Bulgaria will allow Corpbank to collapse after a host of shady activities tied to its primary shareholder led to its doom.» Read More
Checking in on where the so-called "Billionaires Walking Tour," from the "Occupy Wall Street" protests is headed in uptown Manhattan, with CNBC's Kayla Tausche.
The Occupy Wall Street movement is gaining steam around the country and capturing the attention of Washington. Former Sen. Judd Gregg, (R-NH), weighs in.
A group of corporate and labor leaders advising President Obama is calling for sweeping policy changes, from liberalized immigration and less restrictive regulations to a more business friendly tax system and greater infrastructure spending.
Drugs, and especially cocaine, "pollute" the economic world and traders should be tested for narcotics, Carlo Giovanardi, a junior minister with responsibility for the family in Silvio Berlusconi's government, said in an interview published on YouTube and quoted by the Guardian.
"I think this headline that Dexia has been nationalized, or there is a bailout, is absolutely wrong. What we know is, the Belgians are going to take responsibility for the Belgian citizens, the French for the French citizens; and this leaves 180 billion in US municipal lending, and another 180 billion in European municipal lending, for which no one is taking any responsibility," Phillippa Malmgren, president and founder of Principalis Asset Management, told CNBC.
This is a live blog of CNBC's "Speaker's Corner" hosted in New York City where the group, Occupy Wall Street has set up camp.
CNBC's Bertha Coombs discusses the day's activity in the commodities markets and looks at where oil and precious metals are likely headed tomorrow.
Raising taxes without fixing the U.S. debt problem is "like throwing good money after bad," House Majority Leader Eric Cantor told CNBC Monday.
Rep. Rob Andrews, (D-NJ), explains that in order to win the oval office, Mitt Romney must move to the political center.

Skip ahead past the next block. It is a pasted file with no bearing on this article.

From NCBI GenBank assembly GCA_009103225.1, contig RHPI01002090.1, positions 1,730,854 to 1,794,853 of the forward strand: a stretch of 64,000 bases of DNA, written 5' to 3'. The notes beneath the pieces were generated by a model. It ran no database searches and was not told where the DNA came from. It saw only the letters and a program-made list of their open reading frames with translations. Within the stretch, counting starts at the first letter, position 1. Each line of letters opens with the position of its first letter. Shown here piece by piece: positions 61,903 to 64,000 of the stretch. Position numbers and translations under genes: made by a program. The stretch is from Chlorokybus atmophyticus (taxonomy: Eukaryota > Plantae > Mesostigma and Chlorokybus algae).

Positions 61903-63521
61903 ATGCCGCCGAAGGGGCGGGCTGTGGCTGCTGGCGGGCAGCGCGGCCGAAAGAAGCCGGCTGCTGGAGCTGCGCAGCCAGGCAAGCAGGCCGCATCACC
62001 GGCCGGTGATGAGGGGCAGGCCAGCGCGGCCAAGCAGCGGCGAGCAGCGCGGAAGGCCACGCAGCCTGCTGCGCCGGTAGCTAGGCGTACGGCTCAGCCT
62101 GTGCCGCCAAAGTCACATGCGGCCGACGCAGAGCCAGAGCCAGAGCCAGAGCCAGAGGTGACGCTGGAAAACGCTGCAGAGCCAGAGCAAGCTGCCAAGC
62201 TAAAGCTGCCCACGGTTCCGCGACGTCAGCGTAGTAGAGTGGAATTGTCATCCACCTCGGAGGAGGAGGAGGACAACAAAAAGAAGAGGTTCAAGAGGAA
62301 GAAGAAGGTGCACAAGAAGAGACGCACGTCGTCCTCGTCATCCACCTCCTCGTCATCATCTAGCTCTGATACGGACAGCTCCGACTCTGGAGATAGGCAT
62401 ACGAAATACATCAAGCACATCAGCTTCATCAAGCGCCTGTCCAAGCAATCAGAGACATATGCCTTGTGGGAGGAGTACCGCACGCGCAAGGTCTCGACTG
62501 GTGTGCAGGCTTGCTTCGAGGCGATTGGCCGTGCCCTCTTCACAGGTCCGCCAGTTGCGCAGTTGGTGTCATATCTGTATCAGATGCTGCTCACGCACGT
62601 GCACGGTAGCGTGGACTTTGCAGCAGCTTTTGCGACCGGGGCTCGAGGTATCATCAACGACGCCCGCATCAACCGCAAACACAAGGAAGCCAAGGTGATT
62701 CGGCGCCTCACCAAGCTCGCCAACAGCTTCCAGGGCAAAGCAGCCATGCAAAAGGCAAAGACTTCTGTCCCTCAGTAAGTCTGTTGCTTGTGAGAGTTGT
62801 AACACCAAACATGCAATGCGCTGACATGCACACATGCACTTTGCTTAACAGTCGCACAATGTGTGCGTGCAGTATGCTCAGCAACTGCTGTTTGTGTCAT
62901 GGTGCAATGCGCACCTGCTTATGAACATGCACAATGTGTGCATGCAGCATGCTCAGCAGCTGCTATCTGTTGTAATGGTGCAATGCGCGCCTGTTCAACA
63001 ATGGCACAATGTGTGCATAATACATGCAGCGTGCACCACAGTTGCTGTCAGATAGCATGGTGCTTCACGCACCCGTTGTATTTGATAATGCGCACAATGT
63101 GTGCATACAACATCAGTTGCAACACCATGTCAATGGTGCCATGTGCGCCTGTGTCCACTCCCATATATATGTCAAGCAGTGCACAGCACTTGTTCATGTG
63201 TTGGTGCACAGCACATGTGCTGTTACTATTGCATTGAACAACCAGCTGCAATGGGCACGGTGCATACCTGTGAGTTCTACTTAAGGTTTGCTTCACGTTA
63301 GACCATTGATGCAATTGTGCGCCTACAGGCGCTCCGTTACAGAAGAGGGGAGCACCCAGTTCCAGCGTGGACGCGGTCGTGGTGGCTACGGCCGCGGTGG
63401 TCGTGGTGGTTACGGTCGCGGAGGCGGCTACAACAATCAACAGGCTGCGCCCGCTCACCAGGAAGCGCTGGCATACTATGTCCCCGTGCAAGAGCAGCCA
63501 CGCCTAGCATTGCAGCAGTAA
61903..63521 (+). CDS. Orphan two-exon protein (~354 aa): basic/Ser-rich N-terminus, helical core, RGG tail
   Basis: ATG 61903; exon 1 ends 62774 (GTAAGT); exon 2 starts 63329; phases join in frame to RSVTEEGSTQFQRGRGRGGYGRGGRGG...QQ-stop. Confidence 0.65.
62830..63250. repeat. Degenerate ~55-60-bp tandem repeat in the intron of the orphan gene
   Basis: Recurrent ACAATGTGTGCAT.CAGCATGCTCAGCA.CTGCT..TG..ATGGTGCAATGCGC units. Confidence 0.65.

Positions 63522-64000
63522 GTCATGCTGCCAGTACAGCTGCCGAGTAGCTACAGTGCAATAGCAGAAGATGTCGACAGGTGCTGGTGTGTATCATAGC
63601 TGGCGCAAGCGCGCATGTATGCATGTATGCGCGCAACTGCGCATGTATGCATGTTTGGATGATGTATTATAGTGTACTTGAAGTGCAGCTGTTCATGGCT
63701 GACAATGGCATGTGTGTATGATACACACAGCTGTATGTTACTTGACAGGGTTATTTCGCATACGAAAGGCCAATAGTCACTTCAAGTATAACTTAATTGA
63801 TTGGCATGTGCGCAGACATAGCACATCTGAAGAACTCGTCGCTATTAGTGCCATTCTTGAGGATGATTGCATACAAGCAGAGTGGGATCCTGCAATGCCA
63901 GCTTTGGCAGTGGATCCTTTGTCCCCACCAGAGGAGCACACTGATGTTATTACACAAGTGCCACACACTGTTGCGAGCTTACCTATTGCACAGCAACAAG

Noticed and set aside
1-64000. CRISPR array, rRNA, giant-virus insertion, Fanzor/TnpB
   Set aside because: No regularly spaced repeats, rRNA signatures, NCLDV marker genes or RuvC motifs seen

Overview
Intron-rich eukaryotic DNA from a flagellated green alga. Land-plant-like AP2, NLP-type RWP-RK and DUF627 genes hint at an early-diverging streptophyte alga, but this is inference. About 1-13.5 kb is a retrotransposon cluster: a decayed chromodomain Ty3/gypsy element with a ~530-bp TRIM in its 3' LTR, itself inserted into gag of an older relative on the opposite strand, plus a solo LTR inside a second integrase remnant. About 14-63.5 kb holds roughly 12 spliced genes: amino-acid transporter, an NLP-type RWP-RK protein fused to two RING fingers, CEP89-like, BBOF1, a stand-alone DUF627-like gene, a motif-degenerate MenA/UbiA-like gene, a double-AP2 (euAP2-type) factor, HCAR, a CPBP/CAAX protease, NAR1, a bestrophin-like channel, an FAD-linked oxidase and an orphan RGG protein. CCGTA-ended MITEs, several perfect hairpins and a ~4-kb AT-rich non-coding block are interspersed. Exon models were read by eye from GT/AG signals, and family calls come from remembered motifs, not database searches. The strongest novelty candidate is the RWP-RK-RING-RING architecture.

France and Germany make a promise, and China sends a warning - it's time for your FX Fix.
The increasingly difficult economic environment for young people is the biggest challenge developed economies face today, a senior trader told CNBC.com.
In a grim sign of the enduring nature of the economic slump, household income declined more in the two years after the recession ended than it did during the recession itself, new research has found, reports the NYT.
Debating whether President Obama's "millionaire tax" is an onslaught on the wealthy, with Keith Boykin, former White House aide; Mark Simone, WABC Radio talk show host; and James Pethokoukis, American Enterprise Institute.
Discussing whether banks should be worried if the "Occupy Wall Street" protests gain support from President Obama, with Alex Sanchez, Florida Bankers Assosciaton president and Gary Weiss, former portfolio and Businessweek writer.
G20 finance ministers will meet in Paris at the end of the week to put the finishing touches on the economic reform agenda, prior to the November summit. In addition, the EFSF is set to get the final rubber stamp when Slovakia's parliament votes on the fund. Sarah Hewin, head of European research at Standard Chartered Bank, and Patrick Armstrong, managing partner at Armstrong Investment Managers, joined CNBC to discuss.
Ten years ago today, in response to the enormous tragedy of September 11, 2001, the United States invaded Afghanistan. So began the long road of endless war, endless suffering, endless spending, and endless death.
Former Sen. Rick Santorum, (R-PA) shares a response to the jobs number with CNBC's Jim Cramer and Carl Quintanilla.
Neel Kashkari, PIMCO, weighs in on the Wall Street protestors and US democracy. "I don't want to see our democracy watered down," he says. "Our political system has problems, but it's still the best one out there."
The ECB is not a fiscal agency of the European Union, says Alan Greenspan, former chairman of the Federal Reserve. "Jean Claude-Trichet may be French, but he acts like a German." Greenspan also weighs in on the US economy.
The insurer is happy with the exposure it has to indebted euro zone member states and is confident that European leaders will find solutions to the de debt crisis, Aviva CEO Andrew Moss told CNBC Friday.